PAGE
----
Spring is Here!

By Ruth Owens Parsons, CLU, ChFC, CPCU

Spring has arrived officially, though we’ve been fortunate enough here in North Georgia to have had lovely weather a little earlier than usual this year. The flowers and warm weather, art shows and festivals, concerts and sporting events, and weddings, of course, are all things that inspire us to get outside and get active, and to enjoy life with our family and friends. With my mind on the excitement and busyness of all things spring, I had to really stop and consider what risk would be shared across all of these seasonal events, and…. It’s getting out of the house!

Because these activities are typically not held at your home, they all present the same exposure and all of them can involve personal property that requires special coverage. Unlike personal property at your home, personal property that moves around requires protection that the average home insurance policy likely offers little, if any, coverage for off your premises. Some examples of this “movable” property would be the jewelry you wear to a wedding, a musical instrument used in a spring concert, or even sports equipment being lugged around from game to game. Sometimes these items aren’t just movable, but they could also be high value or specialty items. Their mobility, uniqueness, and/or high value are all reasons for special insurance. This is commonly referred to as Inland Marine, or a “floater” policy. Funny name, huh? The name originates from early boat cargo insurance which protected the cargo of ships as they crossed oceans. Once the cargo would move from ocean ports to inland waterways, they required ‘inland marine’ protection. For the purpose of insuring the cargo as it traveled across oceans, the items and their value, should there be a loss to the ship, must be established in advance of the ship leaving the port. Your items, which leave the home premises, similarly must be valued in advance of a loss. For example, if you lose a diamond ring in the grass at a spring concert, a valuation determined BEFORE the loss is necessary, since it can’t be evaluated after the fact!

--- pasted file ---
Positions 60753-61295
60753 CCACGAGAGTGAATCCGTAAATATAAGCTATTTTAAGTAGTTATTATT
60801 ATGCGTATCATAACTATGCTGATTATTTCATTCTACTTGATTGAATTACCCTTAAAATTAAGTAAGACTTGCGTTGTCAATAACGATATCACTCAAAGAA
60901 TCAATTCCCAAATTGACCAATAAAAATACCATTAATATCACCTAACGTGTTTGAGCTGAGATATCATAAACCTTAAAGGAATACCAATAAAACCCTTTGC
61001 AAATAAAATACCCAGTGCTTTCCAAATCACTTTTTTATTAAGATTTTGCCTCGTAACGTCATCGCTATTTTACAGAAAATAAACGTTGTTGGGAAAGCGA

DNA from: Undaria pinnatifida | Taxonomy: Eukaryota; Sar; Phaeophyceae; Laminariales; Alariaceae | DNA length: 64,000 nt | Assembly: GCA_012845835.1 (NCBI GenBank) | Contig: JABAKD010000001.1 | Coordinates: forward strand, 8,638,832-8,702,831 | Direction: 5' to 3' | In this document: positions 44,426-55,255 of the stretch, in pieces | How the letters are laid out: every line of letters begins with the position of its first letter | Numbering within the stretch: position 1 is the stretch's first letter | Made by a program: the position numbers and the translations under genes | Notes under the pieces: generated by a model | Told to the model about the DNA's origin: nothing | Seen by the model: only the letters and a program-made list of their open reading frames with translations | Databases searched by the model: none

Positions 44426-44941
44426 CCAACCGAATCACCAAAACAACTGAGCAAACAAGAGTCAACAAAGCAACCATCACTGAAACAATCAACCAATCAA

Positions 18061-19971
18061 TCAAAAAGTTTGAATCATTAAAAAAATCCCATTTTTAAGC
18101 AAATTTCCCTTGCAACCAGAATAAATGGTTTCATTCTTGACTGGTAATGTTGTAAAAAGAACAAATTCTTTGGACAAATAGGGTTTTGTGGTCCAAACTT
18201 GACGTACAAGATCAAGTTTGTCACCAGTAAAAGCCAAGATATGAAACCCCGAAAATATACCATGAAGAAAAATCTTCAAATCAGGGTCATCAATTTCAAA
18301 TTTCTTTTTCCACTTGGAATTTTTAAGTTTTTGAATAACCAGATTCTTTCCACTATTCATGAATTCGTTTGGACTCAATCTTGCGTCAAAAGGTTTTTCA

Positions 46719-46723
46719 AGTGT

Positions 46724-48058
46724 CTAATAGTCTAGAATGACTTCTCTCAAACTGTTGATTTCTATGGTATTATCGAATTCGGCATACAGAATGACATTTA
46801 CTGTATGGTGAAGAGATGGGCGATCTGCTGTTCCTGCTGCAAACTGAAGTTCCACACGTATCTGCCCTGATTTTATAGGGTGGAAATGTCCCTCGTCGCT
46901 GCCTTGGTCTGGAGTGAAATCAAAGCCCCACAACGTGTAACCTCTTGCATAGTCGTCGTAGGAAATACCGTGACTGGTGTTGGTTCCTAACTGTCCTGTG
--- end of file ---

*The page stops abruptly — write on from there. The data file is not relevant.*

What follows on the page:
The mobility of these items also exposes them to new hazards which aren’t considered by a homeowner policy, such as a mysterious disappearance, aka, losing something. Since you can’t “lose” your house, the homeowner policy doesn’t consider it as a covered peril, or risk. It makes sense then to insure valuable musical instruments, expensive athletic equipment like golf clubs, and jewelry due to their high value and mobility. But what about items which are high value and/or unique that don’t usually leave the house? Perhaps while out this spring perusing an antique market, you come across a fabulous antique table for a steal. This item’s uniqueness, due to the likelihood that it would be difficult to replace with another one like it, makes it a candidate for inland marine coverage as well. As in the other examples, an appraisal would be required to determine a value for coverage. The same could apply for a beautiful piece of art. Art and antiques, in particular, need to be appraised by a professional and updated periodically, so your investment is protected over time. Updating the appraisal every few years is inexpensive after the initial appraisal and should be sent to the insuring agent for coverage updates.

Now you know about the risk your personal property faces this spring and your option to protect it. Maybe now a call to let your insurance agent know about that new $2,000 violin you bought Junior would be appropriate. That way when Junior tells you he’s not sure if he remembered to grab that violin when he left the spring concert try-outs, you’ll have peace of mind.

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